Home Airlines Delta Delta & KLM Will Offer COVID Testing On Flights From Atlanta

Delta & KLM Will Offer COVID Testing On Flights From Atlanta

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Barely a day goes by without an airline or airline partnership announcing that it’s launching coronavirus testing on one or more of its routes and today is no exception. In recent days American Airlines has announced testing on its routes to Chile and the USVI, United said that it was bringing testing to Houston and now Delta and KLM have said that they will soon offer testing on flights from Atlanta to Amsterdam.

Delta & KLM’s “COVID-free” Flights

From 15 December, Delta and KLM will operate four weekly flights between Atlanta and Amsterdam (2 flights each) that will only carry passengers who have provided a negative COVID test. The flights will initially run for three weeks and, if successful, the airlines say that they hope to extend the program to other routes.

The airlines have said that travelers will be able to choose the COVID-tested flights when they purchase their tickets online or they can opt for one of the alternative Delta or KLM daily flights between Atlanta and Amsterdam that are not covered within the trial program (I’ve just checked and I can’t see any mention of this on the Delta or KLM websites when I search for a fare so it may be that the websites haven’t yet been updated).

To fly on Delta and KLM’s COVID-tested flights from Atlanta to Amsterdam, customers will need to:

  • Take a COVID-19 Polymerase Chain Reaction (PCR) test 5 days before arrival in Amsterdam.
  • Take a rapid antigen prior to boarding at the Atlanta airport.
  • Take a PCR test directly upon arrival at Schiphol.

A little strangely, the joint statement from Delta and KLM doesn’t mention who will be administering the tests and who will be responsible for the cost of the three tests that passengers are being asked to take, but I suspect that this program will follow a similar path to United’s “COVID-free” flights between Newark and London Heathrow in which the airline is bearing the costs of testing (I’ll update this post when I hear back from Delta’s news team).

A key aspect of this announcement that everyone should note is that this isn’t a pass for everyone in the US to starting visiting Europe again.

Although by taking these three tests, self-isolating until departure, and passing all three tests a traveler will not have to participate in the mandatory 10-day quarantine that the Netherlands is currently imposing, the Delta/KLM announcement clearly states that “[t]his new protocol will be available to all citizens permitted to travel to the Netherlands for essential reasons, such as for certain specified work, health and education reasons”.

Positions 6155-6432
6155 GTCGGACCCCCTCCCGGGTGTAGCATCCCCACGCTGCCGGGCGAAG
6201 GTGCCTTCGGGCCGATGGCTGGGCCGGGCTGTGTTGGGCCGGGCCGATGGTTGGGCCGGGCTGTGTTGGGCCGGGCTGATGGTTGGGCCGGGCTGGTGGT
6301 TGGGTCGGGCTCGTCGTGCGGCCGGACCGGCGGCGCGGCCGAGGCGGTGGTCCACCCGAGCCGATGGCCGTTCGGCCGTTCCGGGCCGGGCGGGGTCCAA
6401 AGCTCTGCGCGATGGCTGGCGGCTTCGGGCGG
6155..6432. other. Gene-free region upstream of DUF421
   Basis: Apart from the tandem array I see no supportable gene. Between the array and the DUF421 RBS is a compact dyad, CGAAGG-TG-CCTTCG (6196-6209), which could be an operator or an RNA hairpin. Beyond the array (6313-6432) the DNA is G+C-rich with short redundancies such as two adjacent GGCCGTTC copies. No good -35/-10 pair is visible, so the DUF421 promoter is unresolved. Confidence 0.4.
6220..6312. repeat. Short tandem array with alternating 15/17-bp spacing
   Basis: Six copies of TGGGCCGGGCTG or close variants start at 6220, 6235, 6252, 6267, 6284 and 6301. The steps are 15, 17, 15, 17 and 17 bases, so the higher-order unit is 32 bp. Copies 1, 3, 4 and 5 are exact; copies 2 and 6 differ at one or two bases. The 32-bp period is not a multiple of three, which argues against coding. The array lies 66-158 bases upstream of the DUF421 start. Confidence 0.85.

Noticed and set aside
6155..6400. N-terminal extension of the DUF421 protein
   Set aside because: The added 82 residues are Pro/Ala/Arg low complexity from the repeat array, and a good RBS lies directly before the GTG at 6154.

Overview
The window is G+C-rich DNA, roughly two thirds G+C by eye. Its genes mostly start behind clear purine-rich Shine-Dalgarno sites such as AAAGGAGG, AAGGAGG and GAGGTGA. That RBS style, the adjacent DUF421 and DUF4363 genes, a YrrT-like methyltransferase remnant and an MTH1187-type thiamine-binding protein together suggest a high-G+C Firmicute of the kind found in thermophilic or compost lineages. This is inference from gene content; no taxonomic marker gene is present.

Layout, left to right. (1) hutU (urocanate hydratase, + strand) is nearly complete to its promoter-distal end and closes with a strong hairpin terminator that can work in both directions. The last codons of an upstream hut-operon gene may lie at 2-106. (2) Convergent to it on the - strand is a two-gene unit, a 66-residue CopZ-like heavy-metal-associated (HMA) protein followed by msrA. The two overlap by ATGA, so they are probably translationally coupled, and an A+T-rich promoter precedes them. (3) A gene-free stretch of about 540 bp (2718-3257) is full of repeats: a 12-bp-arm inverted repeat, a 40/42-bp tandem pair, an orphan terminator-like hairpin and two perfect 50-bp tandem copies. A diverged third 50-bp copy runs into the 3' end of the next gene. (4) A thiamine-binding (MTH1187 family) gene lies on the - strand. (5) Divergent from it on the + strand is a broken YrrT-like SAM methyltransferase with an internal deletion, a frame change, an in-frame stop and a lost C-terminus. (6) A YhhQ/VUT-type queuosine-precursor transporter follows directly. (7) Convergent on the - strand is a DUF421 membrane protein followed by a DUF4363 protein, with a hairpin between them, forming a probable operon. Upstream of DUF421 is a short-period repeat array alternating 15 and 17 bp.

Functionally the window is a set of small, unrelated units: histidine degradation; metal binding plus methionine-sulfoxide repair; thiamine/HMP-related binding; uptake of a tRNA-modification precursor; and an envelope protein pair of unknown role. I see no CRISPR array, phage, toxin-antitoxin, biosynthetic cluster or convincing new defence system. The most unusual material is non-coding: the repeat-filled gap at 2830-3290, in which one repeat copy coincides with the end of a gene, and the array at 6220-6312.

That very clearly excludes the vast majority of people in the United States who may wish to travel to the Netherlands.

Bottom Line

From 15 December, Delta and KLM will be offering 4 weekly flights between Atlanta and Amsterdam on which all passengers will have passed two COVID tests before departure and whose passengers will be expected to take and pass a third COVID test upon arrival in Amsterdam.

While this program doesn’t appear to offer a path for most US residents to travel to the Netherlands at will, it does offer those who are currently allowed to visit the Netherlands the chance to avoid having to self-isolate for 10 days upon their arrival.

Featured image courtesy of Delta

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  1. What exactly happens when someone flying on a single ticket SEA-ATL-AMS is forced to take the rapid test on the 3 hour layover in atlanta and that test comes back positive?

    Since you’ve partially flown the ticket now, there won’t be much value returned as e-creidt.

    Since you don’t know anyone in Atlanta, how exactly are you supposed to get back to Seattle where you started from (legally is Delta supposed to help you get back to your point of origin per DOT rules if they’ve denied boarding mid-trip?

    Will Delta be responsible for the 2 weeks of hotels in Atlanta if they’ll refuse to transport you back to your point of origin?

    Remember, rapid tests are unreliable and most people getting the rapid test in Atlanta on this flight will be connecting passengers, so this scenario will happen more often than not, maybe once per flight at least.


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